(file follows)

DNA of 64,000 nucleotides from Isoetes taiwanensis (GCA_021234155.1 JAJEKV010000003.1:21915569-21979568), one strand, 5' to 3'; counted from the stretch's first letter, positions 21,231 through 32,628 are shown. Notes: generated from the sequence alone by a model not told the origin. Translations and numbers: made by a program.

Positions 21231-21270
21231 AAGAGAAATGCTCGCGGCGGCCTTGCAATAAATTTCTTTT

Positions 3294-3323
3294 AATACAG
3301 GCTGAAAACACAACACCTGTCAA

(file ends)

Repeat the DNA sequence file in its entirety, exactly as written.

DNA of 64,000 nucleotides from Isoetes taiwanensis (GCA_021234155.1 JAJEKV010000003.1:21915569-21979568), one strand, 5' to 3'; counted from the stretch's first letter, positions 21,231 through 32,628 are shown. Notes: generated from the sequence alone by a model not told the origin. Translations and numbers: made by a program.

Positions 21231-21270
21231 AAGAGAAATGCTCGCGGCGGCCTTGCAATAAATTTCTTTT

Positions 3294-3323
3294 AATACAG
3301 GCTGAAAACACAACACCTGTCAA